Hot Swedish Bars Serve Up Decibels, Prices: Stockholm Dining

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Photographer: Kim McLaughlin/Bloomberg

Customers outside Rolfs Koek in Stockholm. The Stockholm restaurant/bar is popular with young Swedes.

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Photographer: Kim McLaughlin/Bloomberg

Customers outside Rolfs Koek in Stockholm. The Stockholm restaurant/bar is popular with young Swedes. Close

Customers outside Rolfs Koek in Stockholm. The Stockholm restaurant/bar is popular with young Swedes.

Photographer: Kim McLaughlin/Bloomberg

The Sturehof restaurant in Stockholm. At night, the establishment is home to a noisy disco. Close

The Sturehof restaurant in Stockholm. At night, the establishment is home to a noisy disco.

Source: Grand Hotel via Bloomberg

The Cadierbar at the Grand Hotel in Stockholm. The bar offers specialty cocktails and quiet luxury. Close

The Cadierbar at the Grand Hotel in Stockholm. The bar offers specialty cocktails and quiet luxury.

Photographer: Kim McLaughlin/Bloomberg

The restaurant F12 in Stockholm. The eatery specializes in seasonal cuisine. Close

The restaurant F12 in Stockholm. The eatery specializes in seasonal cuisine.

Two memories stand out from a recent dining trip to Stockholm: A restaurant bill of almost 2,500 kronor ($351) for one person; and a decibel count of 103.7 in a bar. Sustained exposure to levels of 90-95 decibels may result in hearing loss, so I might not be able to listen to complaints about the cost.

F12 is a striking modern restaurant whose menu changes each month to reflect the evolving flavors of the year, such as Herbal Garden and Flower Meadow. I made it in time for Spices, which entailed Nordic-Asian fusion dishes, such as butter-poached cabbage/kimchi; and blackened burbot (a freshwater fish) curry with green soy sauce and mustard greens.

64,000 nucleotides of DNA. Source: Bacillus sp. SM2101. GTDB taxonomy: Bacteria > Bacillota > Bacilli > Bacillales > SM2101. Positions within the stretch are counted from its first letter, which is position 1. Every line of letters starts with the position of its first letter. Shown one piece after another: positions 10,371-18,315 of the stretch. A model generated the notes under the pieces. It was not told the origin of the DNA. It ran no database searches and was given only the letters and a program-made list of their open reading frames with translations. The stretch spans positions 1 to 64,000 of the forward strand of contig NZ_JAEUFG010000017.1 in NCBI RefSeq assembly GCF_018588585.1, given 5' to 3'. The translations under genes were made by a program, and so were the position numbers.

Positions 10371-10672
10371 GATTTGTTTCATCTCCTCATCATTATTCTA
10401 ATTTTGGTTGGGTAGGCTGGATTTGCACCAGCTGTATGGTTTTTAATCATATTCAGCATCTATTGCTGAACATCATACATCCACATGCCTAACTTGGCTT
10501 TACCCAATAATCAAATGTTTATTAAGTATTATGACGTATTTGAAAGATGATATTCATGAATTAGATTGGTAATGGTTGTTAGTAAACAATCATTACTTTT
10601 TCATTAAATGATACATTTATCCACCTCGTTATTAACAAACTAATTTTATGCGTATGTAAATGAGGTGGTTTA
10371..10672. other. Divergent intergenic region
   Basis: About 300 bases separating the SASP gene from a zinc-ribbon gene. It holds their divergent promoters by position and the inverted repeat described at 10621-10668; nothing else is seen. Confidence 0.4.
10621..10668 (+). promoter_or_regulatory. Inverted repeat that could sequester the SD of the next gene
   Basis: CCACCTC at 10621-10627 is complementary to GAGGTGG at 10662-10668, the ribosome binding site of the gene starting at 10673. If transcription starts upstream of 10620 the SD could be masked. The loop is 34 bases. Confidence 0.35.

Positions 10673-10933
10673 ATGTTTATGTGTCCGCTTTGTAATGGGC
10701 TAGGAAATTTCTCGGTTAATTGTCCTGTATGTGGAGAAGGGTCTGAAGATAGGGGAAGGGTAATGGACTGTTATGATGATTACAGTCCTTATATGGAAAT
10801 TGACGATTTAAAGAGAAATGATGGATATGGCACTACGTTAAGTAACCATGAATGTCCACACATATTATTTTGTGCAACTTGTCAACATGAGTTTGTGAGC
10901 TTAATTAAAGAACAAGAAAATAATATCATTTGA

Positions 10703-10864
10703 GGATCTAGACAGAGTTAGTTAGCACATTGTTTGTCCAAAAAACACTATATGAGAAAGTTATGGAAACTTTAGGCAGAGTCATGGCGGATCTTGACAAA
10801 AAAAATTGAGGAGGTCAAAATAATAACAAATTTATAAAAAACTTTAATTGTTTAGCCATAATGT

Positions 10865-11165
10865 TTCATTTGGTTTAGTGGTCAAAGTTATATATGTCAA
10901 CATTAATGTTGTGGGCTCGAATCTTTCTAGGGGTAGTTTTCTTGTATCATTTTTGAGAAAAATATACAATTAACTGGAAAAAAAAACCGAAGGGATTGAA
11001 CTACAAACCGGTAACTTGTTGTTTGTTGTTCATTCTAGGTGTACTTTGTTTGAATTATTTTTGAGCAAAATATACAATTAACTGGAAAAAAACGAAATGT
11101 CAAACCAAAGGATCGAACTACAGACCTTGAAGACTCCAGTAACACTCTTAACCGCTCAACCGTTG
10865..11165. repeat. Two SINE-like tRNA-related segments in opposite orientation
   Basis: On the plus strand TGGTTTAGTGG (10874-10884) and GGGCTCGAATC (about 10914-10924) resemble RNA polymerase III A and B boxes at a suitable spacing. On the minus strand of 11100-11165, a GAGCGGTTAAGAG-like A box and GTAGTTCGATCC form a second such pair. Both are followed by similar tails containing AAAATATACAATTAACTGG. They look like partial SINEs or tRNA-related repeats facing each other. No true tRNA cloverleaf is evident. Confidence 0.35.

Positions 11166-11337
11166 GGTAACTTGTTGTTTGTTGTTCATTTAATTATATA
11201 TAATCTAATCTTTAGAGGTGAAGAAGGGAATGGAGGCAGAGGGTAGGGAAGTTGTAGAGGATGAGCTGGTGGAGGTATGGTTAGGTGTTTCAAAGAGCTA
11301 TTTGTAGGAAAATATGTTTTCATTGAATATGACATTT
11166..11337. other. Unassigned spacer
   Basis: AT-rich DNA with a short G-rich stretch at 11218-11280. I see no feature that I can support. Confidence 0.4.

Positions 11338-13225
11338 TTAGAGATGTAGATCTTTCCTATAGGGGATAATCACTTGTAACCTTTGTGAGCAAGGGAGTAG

If that sounds confused, the flavors were well balanced, the presentation was innovative and the cooking immaculate. The plates aren’t as complicated as they sound and even the wine matches are inventive, such as a selection of Chenin blanc where you are invited to work out the connection between four glasses, including one from the U.S.

The dining room has that timelessly modern look of 20th- century Nordic design, its clean lines matching the uncluttered dishes. Such culinary pleasure isn’t cheap. The tasting menu is 1,195 kronor and matching wines are 895 kronor, plus service.

F12, Fredsgatan 12, 11151. Tel. +46-8-248-052 or click on http://www.f12.se/. The restaurant reopens today after a summer break.

If the formality of F12 isn’t for you, you may prefer the buzz of B.A.R., or Blasieholmens Akvarium och Restaurang, to give this venue its full name. The bar at the entrance was full and the packed-in tables were crowded on a Friday night.

The unique selling point is that there is a counter where you choose your fish or meat and then discuss with a chef how you want it prepared. You can choose from 10 side orders, such as roasted tomatoes or parmesan risotto, and from 10 sauces.